At Rockfest, it’s always a great party vibe with everyone having a good time. We thought that adding some comedy would be a good fit and a great addition to that. Tom Green, Steve-O and Mike Ward definitely fit with the Rockfest vibe.
Last year you had a lot of problems concerning grants from the government – where they didn’t take into account the continual growth of the festival which raised the economic spinoff from 3 to 10 million in just three years. Were you able to sort that out for this year or are you still facing a budgetary deficit? How big of a role do those Governmental grants play in ensuring the continued survival of the festival?
We’re currently working to make sure they fix their mistake for 2015. Like most festivals in Quebec, we do rely on grants, but it’s a very small chunk of the revenue. It’s definitely nowhere near as big as what the other major events in Quebec receive.
There were some complaints last year in regards to transportation problems getting to and from Montebello. Are you working on tackling those problems for this edition?
There will obviously always be traffic with tens of thousands of cars coming into such a small town at the same time, but our festival-goers have been patient and understanding in that regard. We’re reworking the entire transportation and parking system for 2015 to accommodate the growing number of festival-goers. The details will be announced in the next couple weeks.
As I mentioned earlier, the organizers from Festival D’Ete – évènement-expérience-émotion – along with P. Miron Consultants helped coordinate the expansion last year, a much needed fix after some prominent complaints with the 8th festival’s overly long lineups, lack of garbage cans causing constant littering, washrooms overflowing and messy and muddy camping facilities. Are they on board again?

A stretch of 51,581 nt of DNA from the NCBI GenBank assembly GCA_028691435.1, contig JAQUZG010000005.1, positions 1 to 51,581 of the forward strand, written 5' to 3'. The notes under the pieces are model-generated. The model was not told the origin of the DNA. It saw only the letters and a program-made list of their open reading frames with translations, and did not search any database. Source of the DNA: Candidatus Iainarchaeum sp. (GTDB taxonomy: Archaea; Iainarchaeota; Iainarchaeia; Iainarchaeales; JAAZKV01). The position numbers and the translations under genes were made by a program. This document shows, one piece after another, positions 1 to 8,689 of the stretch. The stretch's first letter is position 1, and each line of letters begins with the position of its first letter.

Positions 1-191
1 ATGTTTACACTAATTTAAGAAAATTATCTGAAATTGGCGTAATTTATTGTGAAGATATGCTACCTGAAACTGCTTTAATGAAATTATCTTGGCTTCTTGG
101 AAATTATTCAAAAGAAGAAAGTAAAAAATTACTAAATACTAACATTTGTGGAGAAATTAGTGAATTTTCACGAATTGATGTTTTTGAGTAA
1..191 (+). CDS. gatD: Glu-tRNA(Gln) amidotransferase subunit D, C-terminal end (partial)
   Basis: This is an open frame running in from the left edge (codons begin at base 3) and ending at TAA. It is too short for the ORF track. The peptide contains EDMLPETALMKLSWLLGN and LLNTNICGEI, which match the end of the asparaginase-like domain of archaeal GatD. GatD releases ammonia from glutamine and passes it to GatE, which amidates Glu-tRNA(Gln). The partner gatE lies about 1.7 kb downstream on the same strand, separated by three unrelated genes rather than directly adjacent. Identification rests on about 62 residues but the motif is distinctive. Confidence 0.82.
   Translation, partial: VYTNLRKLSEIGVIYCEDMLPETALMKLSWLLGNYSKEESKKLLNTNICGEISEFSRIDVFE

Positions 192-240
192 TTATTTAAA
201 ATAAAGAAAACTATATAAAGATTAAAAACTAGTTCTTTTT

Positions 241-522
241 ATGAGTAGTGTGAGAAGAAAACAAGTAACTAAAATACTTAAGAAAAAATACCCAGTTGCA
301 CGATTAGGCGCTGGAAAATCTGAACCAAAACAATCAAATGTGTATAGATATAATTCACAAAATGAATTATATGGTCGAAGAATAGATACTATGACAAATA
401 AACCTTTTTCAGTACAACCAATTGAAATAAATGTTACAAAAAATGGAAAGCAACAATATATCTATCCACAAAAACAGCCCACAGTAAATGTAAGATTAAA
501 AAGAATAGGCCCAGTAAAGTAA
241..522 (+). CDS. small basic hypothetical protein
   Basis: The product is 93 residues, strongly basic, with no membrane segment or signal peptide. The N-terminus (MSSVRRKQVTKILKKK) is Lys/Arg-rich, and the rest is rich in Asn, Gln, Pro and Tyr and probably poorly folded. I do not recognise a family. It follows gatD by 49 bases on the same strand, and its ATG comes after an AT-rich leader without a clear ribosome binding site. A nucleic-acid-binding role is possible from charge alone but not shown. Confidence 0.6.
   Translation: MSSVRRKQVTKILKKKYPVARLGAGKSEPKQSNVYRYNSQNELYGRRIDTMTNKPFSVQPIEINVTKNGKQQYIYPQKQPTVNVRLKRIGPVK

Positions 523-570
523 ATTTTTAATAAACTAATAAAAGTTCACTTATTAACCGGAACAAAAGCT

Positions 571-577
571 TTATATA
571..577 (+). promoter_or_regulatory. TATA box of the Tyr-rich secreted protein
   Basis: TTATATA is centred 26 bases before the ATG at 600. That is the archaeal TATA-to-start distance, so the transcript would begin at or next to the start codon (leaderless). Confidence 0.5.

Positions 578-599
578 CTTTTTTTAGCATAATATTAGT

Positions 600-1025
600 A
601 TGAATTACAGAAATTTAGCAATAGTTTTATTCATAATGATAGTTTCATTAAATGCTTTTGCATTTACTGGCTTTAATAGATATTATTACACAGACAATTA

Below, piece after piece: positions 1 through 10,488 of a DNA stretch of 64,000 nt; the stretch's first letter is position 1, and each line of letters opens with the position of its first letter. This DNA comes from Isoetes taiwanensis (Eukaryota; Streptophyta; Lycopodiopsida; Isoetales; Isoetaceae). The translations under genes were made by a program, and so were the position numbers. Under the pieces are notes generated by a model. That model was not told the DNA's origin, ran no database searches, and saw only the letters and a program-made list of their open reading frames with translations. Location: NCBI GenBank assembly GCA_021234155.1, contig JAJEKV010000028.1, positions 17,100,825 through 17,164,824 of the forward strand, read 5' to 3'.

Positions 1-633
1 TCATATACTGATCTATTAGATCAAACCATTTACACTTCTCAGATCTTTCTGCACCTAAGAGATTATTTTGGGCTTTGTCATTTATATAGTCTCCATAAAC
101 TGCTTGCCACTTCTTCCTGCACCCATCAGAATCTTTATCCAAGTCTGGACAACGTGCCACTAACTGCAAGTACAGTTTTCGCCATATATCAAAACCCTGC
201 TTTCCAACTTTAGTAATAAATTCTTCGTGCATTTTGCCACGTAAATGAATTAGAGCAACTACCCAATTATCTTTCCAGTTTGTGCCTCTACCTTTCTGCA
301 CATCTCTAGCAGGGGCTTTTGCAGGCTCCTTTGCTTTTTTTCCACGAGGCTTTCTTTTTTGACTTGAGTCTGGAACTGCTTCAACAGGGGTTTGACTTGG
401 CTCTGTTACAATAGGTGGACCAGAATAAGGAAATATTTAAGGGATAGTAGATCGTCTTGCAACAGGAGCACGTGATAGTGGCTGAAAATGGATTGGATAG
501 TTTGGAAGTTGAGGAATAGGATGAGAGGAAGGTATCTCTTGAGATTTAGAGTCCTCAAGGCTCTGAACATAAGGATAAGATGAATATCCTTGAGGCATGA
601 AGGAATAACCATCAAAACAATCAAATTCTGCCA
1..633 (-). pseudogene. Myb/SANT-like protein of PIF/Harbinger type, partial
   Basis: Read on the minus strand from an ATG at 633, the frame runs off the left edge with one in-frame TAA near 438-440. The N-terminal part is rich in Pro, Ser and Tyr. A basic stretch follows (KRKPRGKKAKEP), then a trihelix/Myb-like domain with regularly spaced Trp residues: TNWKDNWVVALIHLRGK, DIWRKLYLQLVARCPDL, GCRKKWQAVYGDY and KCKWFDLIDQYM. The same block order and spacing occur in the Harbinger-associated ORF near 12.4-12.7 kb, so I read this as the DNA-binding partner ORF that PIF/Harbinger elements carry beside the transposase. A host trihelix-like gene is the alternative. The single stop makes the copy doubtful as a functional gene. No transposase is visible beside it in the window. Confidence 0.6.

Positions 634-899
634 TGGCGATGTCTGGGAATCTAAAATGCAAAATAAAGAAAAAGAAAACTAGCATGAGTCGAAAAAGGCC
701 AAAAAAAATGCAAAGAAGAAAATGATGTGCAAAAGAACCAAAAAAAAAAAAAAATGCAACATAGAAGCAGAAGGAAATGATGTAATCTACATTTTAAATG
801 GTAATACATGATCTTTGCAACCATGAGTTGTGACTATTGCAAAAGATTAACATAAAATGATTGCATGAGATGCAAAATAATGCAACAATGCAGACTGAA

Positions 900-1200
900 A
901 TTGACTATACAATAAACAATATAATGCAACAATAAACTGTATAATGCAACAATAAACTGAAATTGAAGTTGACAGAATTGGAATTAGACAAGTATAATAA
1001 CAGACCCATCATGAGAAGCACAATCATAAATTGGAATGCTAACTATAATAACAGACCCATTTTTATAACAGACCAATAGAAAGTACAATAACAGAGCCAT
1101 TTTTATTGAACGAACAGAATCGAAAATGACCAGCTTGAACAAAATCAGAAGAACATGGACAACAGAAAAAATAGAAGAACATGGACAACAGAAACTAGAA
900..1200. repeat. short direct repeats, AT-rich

It will be the same team as 2014 for the most part, as everything ran smoothly with them.
Are you focusing on improving any particular facet of the festival experience this year in terms of logistics?
As mentioned above, we’re reworking the entire transportation and parking system for 2015 to accommodate the growing number of festival-goers.
Last year you had VIP tickets, yet a few people complained it wasn’t worth the extra money as they weren’t even able to make it to to VIP areas due to overcrowding. Are you offering VIP tickets again this year?
We haven’t heard of any such complaints. In fact, most of the VIP packages are almost sold out with 90% of them being the same buyers as last year. That being said, we always try to improve the packages every year.
What will VIP tickets get you this year?
We have everything from standard reserved seating and front stage area to a pool package, a backstage after party, a guided tour of the backstage area and backstage/lodging/meals packages. All details here: www.amnesiarockfest.com/en/tickets
Will it be different than the VIP camping?
Yes those are separate. We’ll have a new VIP camping this year and details will be announced in the next couple weeks.
Anything in particular about Amnesia Rockfest that you think people should know?
We’re music fans, just like you! It’s a lot of work, but seeing all of you invade my quiet little town once a year is the greatest feeling ever! We really appreciate all the support.